The map shows the Skolt Sámi Land and the borders of national states in 1949. The Skolt Sámi Land is the home area for the indigenous Skolt Sámi people.
During the Second World War, the Skolt Sámi land was the stage of violent acts of war. After the war, borders were again redrawn. The Soviet Union took the Petsamo area from Finland. The Skolt Sámi of Petsamo were given new settlement areas in north eastern Finland. In Norway and the Soviet Union, the Skolt Sámi remained an invisible minority. In all three countries, there was very little space for the Sámi. It took decades before the human rights of the Sámi received any attention.
The map was produced for the exhibition Saaʹmijânnam – The Skolt Sámi Land in Äʹvv Skolt Sámi museum in Neiden, Norway. The map is the result of a collaboration between Äʹvv Skolt Sámi museum (responsible for the reconstruction of the Skolt Sámi areas and the exhibition), Yngvar Julin (concept of maps and exhibition architect), Nordregio (base maps) and Rethink. and illustrator Ruth Thomlevold (graphic design).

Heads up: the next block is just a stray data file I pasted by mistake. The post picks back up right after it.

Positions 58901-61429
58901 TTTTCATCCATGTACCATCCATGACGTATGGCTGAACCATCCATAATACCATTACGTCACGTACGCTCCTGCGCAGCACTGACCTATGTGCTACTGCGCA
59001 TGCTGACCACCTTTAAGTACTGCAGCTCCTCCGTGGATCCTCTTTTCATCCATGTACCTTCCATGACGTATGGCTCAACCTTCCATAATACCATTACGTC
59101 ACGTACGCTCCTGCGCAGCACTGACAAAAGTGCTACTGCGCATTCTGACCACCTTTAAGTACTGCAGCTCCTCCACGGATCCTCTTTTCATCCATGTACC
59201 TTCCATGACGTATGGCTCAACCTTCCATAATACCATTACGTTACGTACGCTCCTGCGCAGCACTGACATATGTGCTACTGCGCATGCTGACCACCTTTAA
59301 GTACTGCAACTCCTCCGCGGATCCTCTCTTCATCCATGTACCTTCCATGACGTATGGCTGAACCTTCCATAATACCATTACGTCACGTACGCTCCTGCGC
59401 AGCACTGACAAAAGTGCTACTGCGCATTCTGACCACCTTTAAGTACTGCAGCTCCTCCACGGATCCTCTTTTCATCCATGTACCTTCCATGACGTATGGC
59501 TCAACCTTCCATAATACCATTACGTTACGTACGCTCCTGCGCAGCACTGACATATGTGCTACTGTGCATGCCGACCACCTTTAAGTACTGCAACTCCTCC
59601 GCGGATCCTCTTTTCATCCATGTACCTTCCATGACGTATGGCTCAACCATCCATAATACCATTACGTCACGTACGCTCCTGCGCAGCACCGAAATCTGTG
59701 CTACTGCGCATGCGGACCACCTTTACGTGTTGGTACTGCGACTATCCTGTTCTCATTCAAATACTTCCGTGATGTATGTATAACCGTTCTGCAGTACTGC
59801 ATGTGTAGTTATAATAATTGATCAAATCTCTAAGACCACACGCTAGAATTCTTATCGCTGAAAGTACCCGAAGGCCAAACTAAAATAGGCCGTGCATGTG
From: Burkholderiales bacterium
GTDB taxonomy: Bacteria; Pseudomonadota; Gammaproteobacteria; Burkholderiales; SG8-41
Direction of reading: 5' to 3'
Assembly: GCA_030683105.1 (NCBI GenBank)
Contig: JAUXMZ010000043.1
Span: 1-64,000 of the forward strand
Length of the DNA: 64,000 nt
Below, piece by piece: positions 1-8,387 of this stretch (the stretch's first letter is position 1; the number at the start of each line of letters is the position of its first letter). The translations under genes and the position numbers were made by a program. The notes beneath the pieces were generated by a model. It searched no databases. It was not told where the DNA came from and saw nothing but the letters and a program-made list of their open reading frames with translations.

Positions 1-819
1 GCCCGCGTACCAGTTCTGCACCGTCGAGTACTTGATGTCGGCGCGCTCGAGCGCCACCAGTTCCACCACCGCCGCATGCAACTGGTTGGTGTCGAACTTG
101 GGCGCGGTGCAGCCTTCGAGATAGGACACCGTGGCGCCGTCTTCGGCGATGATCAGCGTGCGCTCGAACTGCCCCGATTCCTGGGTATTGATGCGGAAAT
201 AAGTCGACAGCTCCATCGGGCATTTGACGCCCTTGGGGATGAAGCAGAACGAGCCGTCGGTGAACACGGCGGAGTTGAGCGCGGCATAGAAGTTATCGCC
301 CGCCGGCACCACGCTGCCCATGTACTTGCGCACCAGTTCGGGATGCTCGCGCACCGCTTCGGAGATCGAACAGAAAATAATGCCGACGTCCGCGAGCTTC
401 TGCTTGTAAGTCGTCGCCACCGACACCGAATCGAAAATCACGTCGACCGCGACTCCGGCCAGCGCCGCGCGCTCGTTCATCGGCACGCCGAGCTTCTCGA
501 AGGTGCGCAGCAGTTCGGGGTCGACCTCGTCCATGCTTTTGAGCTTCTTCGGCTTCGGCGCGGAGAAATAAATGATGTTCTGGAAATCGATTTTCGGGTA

Related Research Projects
- Saaʹmijânnam – Borders: 1826
- Saaʹmijânnam – Borders: 1920
- Saaʹmijânnam – the Community: Location of the Skolt Sámi Land
- Saaʹmijânnam – the Community: Location of the Skolt Sámi sijdds
- Saaʹmijânnam – the Community: Location of the Skolt Sámi sijdds with water bodies and elevation
- Saaʹmijânnam – the History: Assumed distribution of ethnic groups around year 500
- Saaʹmijânnam – the History: Taxation and borders in 14th century
- Saaʹmijânnam – the History: The monastery of Petsjenga and the fortress of Kola